Let's see a code example,

#include <iostream>
#include <vector>

using namespace std;

int main() {
    vector < int > list {
        40,
        50,
        60,
        70,
        80,
        90,
        100
    };

    auto size = list.size();
    auto first_element = list.begin();

    cout << "Size of vector = " << size << endl;
    cout << "First element of the vector = " << * first_element << endl;
    cout << "Printing elements in vector using range-based for loop = ";

    for (auto element: list)
        cout << element << " ";

    cout << endl;
    cout << "Printing elements in vector using ordinary for loop = ";

    for (auto it = list.begin(); it != list.end(); ++it)
        cout << * it << " ";

    cout << endl;
    return 0;
}


$g++ -std=c++11 -o main *.cpp
$main

Size of vector = 7
First element of the vector = 40
Printing elements in vector using range-based for loop = 40 50 60 70 80 90 100
Printing elements in vector using ordinary for loop = 40 50 60 70 80 90 100

Here the example shows one vector of int numbers are printed, now when we use the auto keyword it adds a dynamic characteristic to the program. So in the future, if your list becomes of type double, you only need to change the values and nothing else, you will be good to go.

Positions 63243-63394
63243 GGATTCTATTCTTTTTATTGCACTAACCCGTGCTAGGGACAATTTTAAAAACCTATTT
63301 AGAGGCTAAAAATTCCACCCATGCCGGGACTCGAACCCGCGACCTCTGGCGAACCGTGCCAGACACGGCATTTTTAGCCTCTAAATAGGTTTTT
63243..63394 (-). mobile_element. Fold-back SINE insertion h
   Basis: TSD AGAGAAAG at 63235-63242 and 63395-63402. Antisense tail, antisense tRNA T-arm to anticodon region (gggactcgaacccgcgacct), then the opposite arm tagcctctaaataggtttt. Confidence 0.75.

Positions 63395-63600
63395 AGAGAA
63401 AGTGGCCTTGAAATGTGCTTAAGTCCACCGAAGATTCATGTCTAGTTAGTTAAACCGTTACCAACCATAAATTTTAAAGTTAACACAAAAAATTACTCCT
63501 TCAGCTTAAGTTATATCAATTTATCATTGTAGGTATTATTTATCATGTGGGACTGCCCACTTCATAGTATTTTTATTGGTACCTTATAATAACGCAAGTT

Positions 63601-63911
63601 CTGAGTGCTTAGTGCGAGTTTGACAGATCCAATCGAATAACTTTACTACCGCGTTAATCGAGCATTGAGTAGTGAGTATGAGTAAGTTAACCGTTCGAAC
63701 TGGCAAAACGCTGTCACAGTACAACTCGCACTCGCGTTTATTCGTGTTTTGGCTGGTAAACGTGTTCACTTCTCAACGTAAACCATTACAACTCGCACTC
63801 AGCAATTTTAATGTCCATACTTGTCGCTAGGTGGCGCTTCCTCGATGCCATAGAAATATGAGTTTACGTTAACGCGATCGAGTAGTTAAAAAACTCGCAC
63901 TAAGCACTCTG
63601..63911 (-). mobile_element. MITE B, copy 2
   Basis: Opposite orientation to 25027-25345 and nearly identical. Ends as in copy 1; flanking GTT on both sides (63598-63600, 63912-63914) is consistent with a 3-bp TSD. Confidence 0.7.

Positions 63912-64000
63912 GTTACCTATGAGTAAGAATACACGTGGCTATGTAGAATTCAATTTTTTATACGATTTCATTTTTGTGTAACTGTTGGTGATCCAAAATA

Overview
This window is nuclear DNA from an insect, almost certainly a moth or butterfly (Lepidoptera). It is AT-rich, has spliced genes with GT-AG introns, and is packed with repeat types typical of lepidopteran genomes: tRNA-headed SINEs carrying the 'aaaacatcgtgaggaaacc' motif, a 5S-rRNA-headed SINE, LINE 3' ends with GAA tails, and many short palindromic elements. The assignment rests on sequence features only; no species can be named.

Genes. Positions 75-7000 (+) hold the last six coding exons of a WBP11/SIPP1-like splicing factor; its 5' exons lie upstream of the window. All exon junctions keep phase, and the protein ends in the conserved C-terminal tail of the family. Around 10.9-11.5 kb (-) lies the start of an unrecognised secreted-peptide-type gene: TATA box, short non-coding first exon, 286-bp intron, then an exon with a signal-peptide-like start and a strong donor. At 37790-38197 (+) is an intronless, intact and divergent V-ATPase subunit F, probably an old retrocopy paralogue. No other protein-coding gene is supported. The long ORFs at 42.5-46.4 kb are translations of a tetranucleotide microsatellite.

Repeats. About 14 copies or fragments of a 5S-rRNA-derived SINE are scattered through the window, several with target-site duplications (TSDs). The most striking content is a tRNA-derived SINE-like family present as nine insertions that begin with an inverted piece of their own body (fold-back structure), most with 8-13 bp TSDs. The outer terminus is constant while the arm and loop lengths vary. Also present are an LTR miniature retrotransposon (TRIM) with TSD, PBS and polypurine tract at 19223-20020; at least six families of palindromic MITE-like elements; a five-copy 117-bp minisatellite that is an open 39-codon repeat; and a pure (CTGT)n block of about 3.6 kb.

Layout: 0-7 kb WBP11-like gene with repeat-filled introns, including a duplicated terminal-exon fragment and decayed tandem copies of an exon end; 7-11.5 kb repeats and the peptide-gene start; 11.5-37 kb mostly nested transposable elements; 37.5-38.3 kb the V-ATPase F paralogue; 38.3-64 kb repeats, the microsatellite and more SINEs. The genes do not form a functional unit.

4. Using with return value of functions:

Let's see a code example,

#include <iostream>
#include <typeinfo>

using namespace std;

// trailing return type must be present, when you are
// using auto as return type.

template <class Temp>

    auto test(Temp value) -> decltype(value) {
        return value;
    }

// Another way to define function without auto

template <class Temp>

    Temp test1(Temp value) {
        return value;
    }

int main() {

    auto value = 10;
    auto word = "Hello World";

    cout << "typeid(value) = " << typeid(value).name() << ", value =" << value << endl;
    cout << "typeid(word) = " << typeid(word).name() << ", word = " << word << endl;
    cout << typeid(test("Hello there - test()")).name() << endl;
    cout << typeid(test1("Hello there - test1()")).name() << endl;

    return 0;
}


$g++ -std=c++11 -o main *.cpp
$main

typeid(value) = i, value =10